While the idea of adding cannabis to your workout routine still seems somewhat counter-intuitive, it's gradually gaining acceptance.
WeedLife News Network
Retired NFL players use opioids at four times the rate of the general population, according to one study, and marijuana advocates say there’s a safer, healthier alternative available.
Professional and retired mainstream athletes are already using forms of cannabis and cannabidiol (CBD) for acute and long-term pain management.
In Major League Baseball, the family-friendly American sport, no one smokes weed. Allegedly. Wink. Nudge.
The event is the brainchild of Jim McAlpine who came up with the idea more than two years ago as a way to "de-stigmatize the millions who use cannabis in a healthy and responsible lifestyle."
Franco Harris is joining to movement for medical marijuana. While the Steelers legend is in good physical and mental health after a lengthy football career, he openly approves marijuana use for the days he doesn't feel so great and has become a strong advocate for current players to use the plant for medicine.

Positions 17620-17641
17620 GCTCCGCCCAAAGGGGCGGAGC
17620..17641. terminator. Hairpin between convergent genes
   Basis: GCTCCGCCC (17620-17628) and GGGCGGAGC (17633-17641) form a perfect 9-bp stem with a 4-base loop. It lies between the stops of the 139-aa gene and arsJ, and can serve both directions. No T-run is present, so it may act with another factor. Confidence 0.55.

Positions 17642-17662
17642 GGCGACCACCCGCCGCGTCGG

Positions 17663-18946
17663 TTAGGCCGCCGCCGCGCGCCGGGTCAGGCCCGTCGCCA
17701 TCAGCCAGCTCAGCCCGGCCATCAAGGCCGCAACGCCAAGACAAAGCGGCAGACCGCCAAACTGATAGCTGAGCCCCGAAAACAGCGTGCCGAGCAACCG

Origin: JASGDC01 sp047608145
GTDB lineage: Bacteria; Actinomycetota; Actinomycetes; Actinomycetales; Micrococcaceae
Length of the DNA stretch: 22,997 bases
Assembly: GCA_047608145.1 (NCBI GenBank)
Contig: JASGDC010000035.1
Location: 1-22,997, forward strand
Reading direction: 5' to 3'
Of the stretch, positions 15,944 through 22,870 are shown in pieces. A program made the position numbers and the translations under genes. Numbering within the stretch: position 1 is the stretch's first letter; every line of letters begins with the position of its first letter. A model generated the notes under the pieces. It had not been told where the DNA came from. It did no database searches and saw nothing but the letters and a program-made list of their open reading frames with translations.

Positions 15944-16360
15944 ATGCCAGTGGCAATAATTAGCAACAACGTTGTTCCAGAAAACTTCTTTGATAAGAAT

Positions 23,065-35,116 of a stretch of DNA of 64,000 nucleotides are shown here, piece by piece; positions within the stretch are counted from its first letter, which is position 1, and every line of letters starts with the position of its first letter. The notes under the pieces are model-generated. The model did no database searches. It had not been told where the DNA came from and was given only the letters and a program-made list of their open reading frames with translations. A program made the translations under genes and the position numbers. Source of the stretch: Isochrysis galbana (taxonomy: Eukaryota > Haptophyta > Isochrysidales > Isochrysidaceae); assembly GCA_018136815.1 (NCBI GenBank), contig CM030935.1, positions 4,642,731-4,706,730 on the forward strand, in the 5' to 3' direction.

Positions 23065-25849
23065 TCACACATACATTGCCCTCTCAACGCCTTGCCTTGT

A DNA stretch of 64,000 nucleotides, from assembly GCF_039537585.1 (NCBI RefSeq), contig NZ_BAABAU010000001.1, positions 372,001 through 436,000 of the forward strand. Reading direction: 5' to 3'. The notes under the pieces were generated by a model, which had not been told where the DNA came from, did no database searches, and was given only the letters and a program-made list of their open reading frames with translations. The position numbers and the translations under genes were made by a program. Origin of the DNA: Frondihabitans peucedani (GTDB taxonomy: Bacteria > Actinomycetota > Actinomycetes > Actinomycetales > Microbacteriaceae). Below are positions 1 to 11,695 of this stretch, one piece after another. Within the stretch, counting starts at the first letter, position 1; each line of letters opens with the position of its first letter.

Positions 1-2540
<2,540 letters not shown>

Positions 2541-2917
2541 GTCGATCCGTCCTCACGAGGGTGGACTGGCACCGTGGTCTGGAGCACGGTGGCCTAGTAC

The idea that Ross Rebagliati’s gold medal -- the first Olympic medal to be awarded in the history of snowboarding -- should end up on display at a cannabis dispensary owned by Rebagliati himself, is astonishing, ironic, and entirely fitting.
As society continues to wrestle with the acceptability, or not, of marijuana, the NFL and NFL Players Association try to strike a proper balance regarding the permissibility of the substance.
Marketing cannabis through celebrity and pro athlete endorsements is a relatively new and unstudied concept.
HOUSTON (NEXSTAR MEDIA) — Marijuana is currently on the list of substances banned by the NFL but several former players are hoping to change that.
Leaders of the NFL Players Association are preparing a proposal that would amend the sport’s drug policies to take a “less punitive” approach to dealing with recreational marijuana use by players, according to the union’s executive director, DeMaurice Smith.
Prior to the start of the 2016-17 season, Rutgers instituted a new drug testing policy that calls for varying punitive and rehabilitative measures for athletes who test positive for performance-enhancing drugs but has reduced penalties for marijuana use.
I want to run 100 miles! Am I high? Yes, I am high and I’m signed up for the Zion 100 mile ultra-marathon for April 2017.
There has been emerging evidence that cannabis reduces pain, muscle spasms, stiffness, and inflammation in humans.